MY BROTHER MICHAEL

A luminously written first novel that celebrates—not always convincingly—a surviving sibling's redemption and gratitude. When younger brother Gabe Catts comes home to north Florida for his brother Michael's funeral, he's been drinking, and he soon flees the family and heads back to New York, where he teaches college. Gabe is overcome by more than conventional grief, it seems, and the story he tells is as much a journey of self- discovery as of brotherly love and destructive jealousy. It begins in the small neighborhood of Magnolia Hill, where Gabe grew up and where his mother still lives. His father was a millworker. He had two siblings, a sister, Candace, and then Michael, named (like Gabe) after an angel. Next door, in a tumbledown house, lived the Sims—a mother and father with two children, Ira and Myra. Gabe falls in love with Myra. But the Simses are different: Dad beats up Ira and sexually abuses Myra, and when Dad is arrested, the family moves away. Meanwhile, Michael, a promising baseball player, turns down offers and stays home to help his parents, and Gabe, who's never forgotten Myra, goes on to college and graduate school. Myra comes back to Magnolia Hill and soon marries Michael, a union that the self-absorbed Gabe finds tough to accept. He flees north, combining a successful academic career with bouts of heavy, near- suicidal, drinking. Having taken time off to write a book, he returns home once more, seduces and impregnates Myra, by now being treated for schizophrenia, then flees when his betrayal is discovered. Ten years later, dying from cancer, Michael asks Gabe to look after his family. He also leaves him a lot of money, and with some bumps along the way, Gabe finds both happiness and his soul, just as his brother had hoped. A bit too schematic, but a refreshingly different take on fraternal rivalry.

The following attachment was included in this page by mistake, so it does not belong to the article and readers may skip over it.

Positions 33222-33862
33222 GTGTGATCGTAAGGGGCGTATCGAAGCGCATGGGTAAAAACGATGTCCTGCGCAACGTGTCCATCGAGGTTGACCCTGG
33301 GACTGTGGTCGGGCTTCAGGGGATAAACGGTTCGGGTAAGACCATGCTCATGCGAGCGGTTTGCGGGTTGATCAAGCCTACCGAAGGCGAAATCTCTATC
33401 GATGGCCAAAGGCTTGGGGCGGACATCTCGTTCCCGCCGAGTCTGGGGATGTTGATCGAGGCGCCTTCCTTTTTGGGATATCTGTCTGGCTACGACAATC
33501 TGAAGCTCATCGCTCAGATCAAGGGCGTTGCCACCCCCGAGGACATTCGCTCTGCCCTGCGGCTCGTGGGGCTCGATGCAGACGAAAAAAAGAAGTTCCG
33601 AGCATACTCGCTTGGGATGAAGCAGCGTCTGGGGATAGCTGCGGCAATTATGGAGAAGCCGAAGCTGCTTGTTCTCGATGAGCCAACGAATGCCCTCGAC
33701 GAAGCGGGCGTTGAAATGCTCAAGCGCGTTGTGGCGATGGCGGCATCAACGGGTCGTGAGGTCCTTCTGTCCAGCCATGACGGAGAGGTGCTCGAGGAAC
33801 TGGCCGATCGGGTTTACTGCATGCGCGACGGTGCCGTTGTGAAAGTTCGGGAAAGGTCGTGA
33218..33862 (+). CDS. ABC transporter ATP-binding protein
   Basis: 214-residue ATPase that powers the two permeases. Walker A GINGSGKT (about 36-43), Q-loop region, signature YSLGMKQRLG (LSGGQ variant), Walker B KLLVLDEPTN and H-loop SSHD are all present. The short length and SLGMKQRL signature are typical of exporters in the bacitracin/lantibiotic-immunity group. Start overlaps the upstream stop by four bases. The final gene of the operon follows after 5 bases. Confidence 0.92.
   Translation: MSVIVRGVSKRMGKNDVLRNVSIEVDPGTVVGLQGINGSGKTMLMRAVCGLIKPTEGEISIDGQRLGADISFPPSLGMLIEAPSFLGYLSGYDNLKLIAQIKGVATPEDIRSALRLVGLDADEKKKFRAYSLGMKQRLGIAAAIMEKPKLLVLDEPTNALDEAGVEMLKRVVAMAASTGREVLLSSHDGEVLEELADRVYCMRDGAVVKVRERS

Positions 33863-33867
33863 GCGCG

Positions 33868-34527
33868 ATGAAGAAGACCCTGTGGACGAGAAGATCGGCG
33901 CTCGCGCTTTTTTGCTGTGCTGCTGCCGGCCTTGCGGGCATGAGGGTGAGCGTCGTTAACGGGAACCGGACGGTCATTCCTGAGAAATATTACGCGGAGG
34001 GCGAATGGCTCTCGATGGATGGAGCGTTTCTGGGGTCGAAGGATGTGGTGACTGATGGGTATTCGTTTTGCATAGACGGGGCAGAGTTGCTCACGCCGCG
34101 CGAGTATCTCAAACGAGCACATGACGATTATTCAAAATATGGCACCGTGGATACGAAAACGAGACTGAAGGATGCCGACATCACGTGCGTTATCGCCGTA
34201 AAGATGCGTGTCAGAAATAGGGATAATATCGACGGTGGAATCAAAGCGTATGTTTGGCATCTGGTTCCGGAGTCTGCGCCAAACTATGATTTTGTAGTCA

Pub Date: March 1, 1997

ISBN: 1-56164-124-3

Page Count: 304

Publisher: N/A

Review Posted Online: May 20, 2010

Kirkus Reviews Issue: Jan. 1, 1997

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Despite some distractions, there’s an irresistible charm to Owens’ first foray into nature-infused romantic fiction.

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WHERE THE CRAWDADS SING

A wild child’s isolated, dirt-poor upbringing in a Southern coastal wilderness fails to shield her from heartbreak or an accusation of murder.

“The Marsh Girl,” “swamp trash”—Catherine “Kya” Clark is a figure of mystery and prejudice in the remote North Carolina coastal community of Barkley Cove in the 1950s and '60s. Abandoned by a mother no longer able to endure her drunken husband’s beatings and then by her four siblings, Kya grows up in the careless, sometimes-savage company of her father, who eventually disappears, too. Alone, virtually or actually, from age 6, Kya learns both to be self-sufficient and to find solace and company in her fertile natural surroundings. Owens (Secrets of the Savanna, 2006, etc.), the accomplished co-author of several nonfiction books on wildlife, is at her best reflecting Kya’s fascination with the birds, insects, dappled light, and shifting tides of the marshes. The girl’s collections of shells and feathers, her communion with the gulls, her exploration of the wetlands are evoked in lyrical phrasing which only occasionally tips into excess. But as the child turns teenager and is befriended by local boy Tate Walker, who teaches her to read, the novel settles into a less magical, more predictable pattern. Interspersed with Kya’s coming-of-age is the 1969 murder investigation arising from the discovery of a man’s body in the marsh. The victim is Chase Andrews, “star quarterback and town hot shot,” who was once Kya’s lover. In the eyes of a pair of semicomic local police officers, Kya will eventually become the chief suspect and must stand trial. By now the novel’s weaknesses have become apparent: the monochromatic characterization (good boy Tate, bad boy Chase) and implausibilities (Kya evolves into a polymath—a published writer, artist, and poet), yet the closing twist is perhaps its most memorable oddity.